The Patient Safety Leadership Academy at the University of Pennsylvania: the first cohort's learning experience.Qual Manag Health Care. 2007 Apr-Jun; 16(2):166-73.QM
We based the Patient Safety Leadership Academy (PSLA) on the premise that improving management skills could improve patient safety and employee satisfaction.
Fellows completed baseline surveys on leadership skills knowledge, patient safety knowledge, and program goals. They completed the same surveys 7 months later at the final PSLA session. The fellows also completed a survey assessing how PSLA improved expertise and comparing PSLA to other patient safety learning opportunities. Matched pairs t tests were used to compare baseline and postprogram results.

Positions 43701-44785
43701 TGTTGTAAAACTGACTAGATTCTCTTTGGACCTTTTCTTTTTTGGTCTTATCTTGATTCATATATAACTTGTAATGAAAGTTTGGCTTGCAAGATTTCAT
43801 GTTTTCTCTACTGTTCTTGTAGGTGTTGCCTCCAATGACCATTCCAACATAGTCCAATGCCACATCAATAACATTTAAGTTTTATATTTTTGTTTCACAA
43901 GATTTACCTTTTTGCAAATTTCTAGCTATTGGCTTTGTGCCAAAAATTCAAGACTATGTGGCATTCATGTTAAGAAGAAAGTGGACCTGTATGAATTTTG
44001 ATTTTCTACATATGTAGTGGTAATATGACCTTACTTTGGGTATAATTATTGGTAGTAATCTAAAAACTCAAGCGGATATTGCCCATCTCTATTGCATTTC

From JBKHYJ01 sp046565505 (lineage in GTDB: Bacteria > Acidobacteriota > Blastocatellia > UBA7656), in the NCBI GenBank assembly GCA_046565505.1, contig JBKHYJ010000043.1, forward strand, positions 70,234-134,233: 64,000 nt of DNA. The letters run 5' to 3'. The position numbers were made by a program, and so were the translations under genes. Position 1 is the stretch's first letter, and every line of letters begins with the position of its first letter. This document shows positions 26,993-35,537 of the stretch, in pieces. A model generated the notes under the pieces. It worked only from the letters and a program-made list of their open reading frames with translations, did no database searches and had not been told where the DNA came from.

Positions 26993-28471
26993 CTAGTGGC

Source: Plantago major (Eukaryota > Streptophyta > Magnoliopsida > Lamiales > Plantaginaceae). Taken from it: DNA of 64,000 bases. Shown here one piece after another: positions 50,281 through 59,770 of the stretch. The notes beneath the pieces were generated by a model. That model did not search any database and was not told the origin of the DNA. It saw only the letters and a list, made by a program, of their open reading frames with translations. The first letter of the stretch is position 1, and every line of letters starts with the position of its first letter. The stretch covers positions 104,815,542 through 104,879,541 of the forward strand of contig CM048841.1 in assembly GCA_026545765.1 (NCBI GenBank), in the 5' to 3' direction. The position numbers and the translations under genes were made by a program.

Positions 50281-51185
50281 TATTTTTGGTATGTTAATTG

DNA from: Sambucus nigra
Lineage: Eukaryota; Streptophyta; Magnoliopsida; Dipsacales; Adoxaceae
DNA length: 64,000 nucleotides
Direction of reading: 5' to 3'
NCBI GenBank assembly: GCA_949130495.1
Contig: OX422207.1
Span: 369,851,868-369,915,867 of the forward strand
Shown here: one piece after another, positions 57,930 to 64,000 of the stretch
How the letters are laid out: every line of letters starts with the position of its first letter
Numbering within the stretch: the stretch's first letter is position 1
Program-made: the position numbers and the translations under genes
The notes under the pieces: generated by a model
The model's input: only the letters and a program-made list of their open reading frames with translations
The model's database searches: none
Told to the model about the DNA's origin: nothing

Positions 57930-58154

Baseline scores indicated appropriateness of focusing on leadership, with average leadership knowledge (2.48) significantly lower than patient safety knowledge (3.22). For patient safety, postprogram results were significant for 8 of 10 questions. All results were significant for leadership. Fellows also rated skills covered by the curriculum on a scale of 1 to 10. For all areas, the median score for knowledge gained was 7. When compared with other patient safety learning experiences, participants rated PSLA as 4 or 5, where 1 indicated the other experience much more valuable and 5 much more valuable.
PSLA demonstrates that leadership skills are perceived as important by physicians and managers in surgical areas. This study demonstrated that a leadership skills approach to patient safety training could improve knowledge in specific leadership areas and general patient safety.